In a striking exchange from May 2008, Tzipi Livni, the then-Israeli foreign minister, tells Palestinian negotiator Saeb Erekat that he will have to accept an Israeli military presence in the West Bank. His objection is met with one of Livni’s more memorable dismissals:
No right to choose
Erekat: Do I have a choice of who to place on my territory?
Erekat: I have a conceptual framework – short of your jet fighters in my sky and your army on my territory, can I choose where I secure external defence?
Livni: No. In order to create your state you have to agree in advance with Israel – you choose not to have the right of choice afterwards. These are the basic pillars.
Israeli politicians have hardly been shy about demanding a demilitarised Palestinian state. “We cannot be expected to agree to a Palestinian state without ensuring that it is demilitarised,” Binyamin Netanyahu, the current prime minister, said in his foreign policy address at Bar-Ilan University in June 2009.
The Palestine Papers reveal how expansive that demand was: Israeli negotiators demanded to keep Israeli troops in the West Bank, to maintain control of Palestinian airspace, and to dictate exactly what weapons could and could not be purchased by the Palestinian security forces.
A long-term presence
A 2006 memo from the Palestinian Authority’s Negotiations Support Unit (NSU) outlines the military presence Israel wants to keep in the West Bank. It includes three early warning stations “on high ground”, and “a number of military installations” in the Jordan Valley, which forms the border between the West Bank and Jordan. Those military bases would be served by “dedicated access routes” – presumably Israeli military roads cutting through the Palestinian state.
“It also demanded the right to deploy on Palestinian territory in case of an emergency,” the memo said.
In a July 2, 2008 security meeting, Udi Dekel, a senior adviser to then-Israeli prime minister Ehud Olmert, said the Palestinians would have no choice but to accept a long-term Israeli presence in their state.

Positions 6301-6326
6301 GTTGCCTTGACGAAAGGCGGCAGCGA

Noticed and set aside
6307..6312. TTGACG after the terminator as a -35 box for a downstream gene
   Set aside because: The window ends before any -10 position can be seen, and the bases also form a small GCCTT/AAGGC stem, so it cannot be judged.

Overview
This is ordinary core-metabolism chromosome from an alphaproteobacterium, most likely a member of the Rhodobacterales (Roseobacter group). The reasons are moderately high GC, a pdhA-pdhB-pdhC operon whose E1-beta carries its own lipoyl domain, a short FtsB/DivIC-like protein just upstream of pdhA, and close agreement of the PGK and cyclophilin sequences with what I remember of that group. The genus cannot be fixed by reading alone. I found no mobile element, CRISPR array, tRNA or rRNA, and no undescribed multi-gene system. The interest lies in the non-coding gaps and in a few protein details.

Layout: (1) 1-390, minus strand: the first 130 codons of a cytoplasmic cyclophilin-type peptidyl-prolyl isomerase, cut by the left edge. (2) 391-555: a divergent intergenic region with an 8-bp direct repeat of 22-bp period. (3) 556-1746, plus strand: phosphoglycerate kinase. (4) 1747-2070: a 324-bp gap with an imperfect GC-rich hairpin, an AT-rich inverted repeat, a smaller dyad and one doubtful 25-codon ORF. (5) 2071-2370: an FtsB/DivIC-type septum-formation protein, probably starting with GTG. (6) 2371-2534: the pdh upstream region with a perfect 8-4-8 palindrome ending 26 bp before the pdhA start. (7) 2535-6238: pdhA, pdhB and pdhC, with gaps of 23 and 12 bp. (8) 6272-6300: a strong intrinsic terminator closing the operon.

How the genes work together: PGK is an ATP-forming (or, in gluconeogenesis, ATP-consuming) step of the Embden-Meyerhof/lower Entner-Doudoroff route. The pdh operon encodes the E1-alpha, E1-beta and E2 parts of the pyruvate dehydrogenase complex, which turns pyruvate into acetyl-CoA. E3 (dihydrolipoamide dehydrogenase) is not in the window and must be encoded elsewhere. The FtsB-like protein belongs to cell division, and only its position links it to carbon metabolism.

Dekel: We reject the idea of an international force instead of our presence… we insist on some Israeli “stuff” but maybe we can talk about hiding it or other ways.
Erekat: No. In that case we prefer occupation.
Dekel: Why are you going from one extreme to the other. Maybe we can hide it.
Erekat: When there is a Palestinian state, your occupation will be over. Your only presence will be civilian – doctors, technicians… no soldiers. We will not accept limited sovereignty.
Erekat pressed the issue, suggesting that Palestinians would “look for jobs” at a British military base in the Jordan Valley rather than “ways to attack” an Israeli base. Dekel rejected the idea, saying that the US or European forces “cannot be effective” in Palestine.
Dekel: Look at UNIFIL, it is proof that the internationals will change their entire mission and its implementation when it came to one terror attack. They just changed their way of doing business. They don’t have the determination. It is not the foreigner that will protect people in Tel Aviv.
Israeli negotiators say repeatedly that their interest in demilitarisation is driven by fear: In one May 2008 meeting, for example, Amos Gilad, the Israeli general, says that “we cannot accept a third army between us and Jordan which can develop into a threat”.
So, in addition to pushing for a long-term presence in Palestine, Israeli negotiators also sought to rule out specific roles for the Palestinian security forces. On May 11, 2008, Ahmed Qurei, the former Palestinian prime minister, asks if the Palestinian state will have control over its airspace. Livni tells him that it will have to share control with Israel, and that “sometimes we will need to act in your airspace”.
Qurei: I want sovereignty over my airspace to be respected.
Livni: Dignity means freedom to choose – you need to put limitations according to your free will.
Israel also insists on creating “white” and “black” lists for those security forces – documents detailing which equipment and roles are approved or prohibited.
Qurei: So you want a list of what is not allowed – and all the rest is allowed?
Livni: No. We need a written formula and a list. First a “no” list, then a “yes” list. So what you don’t need (no army) and what you do need (maintaining law and order).
The Palestinian Authority largely accepts the premise of demilitarisation, though it does not endorse an Israeli presence in the West Bank. (In a February 2007 meeting with Marc Otte, the European Union envoy, Erekat suggests that NATO forces fill the third party role.)
A May 20, 2008 memo from the NSU – talking points for an upcoming security meeting with the Israelis – states bluntly that “Palestine will not require an army, assuming we agree to a third party role to take care of our defence needs”.
All of these demands, of course, are intended to ensure Israel’s security. Palestinian negotiators rarely ask about how they will secure their own state against external threats – and when Erekat did, in May 2008, he received what was perhaps an unencouraging response:
Erekat: So no army, no navy… fine. But what do I do if my security is at stake? What should I do?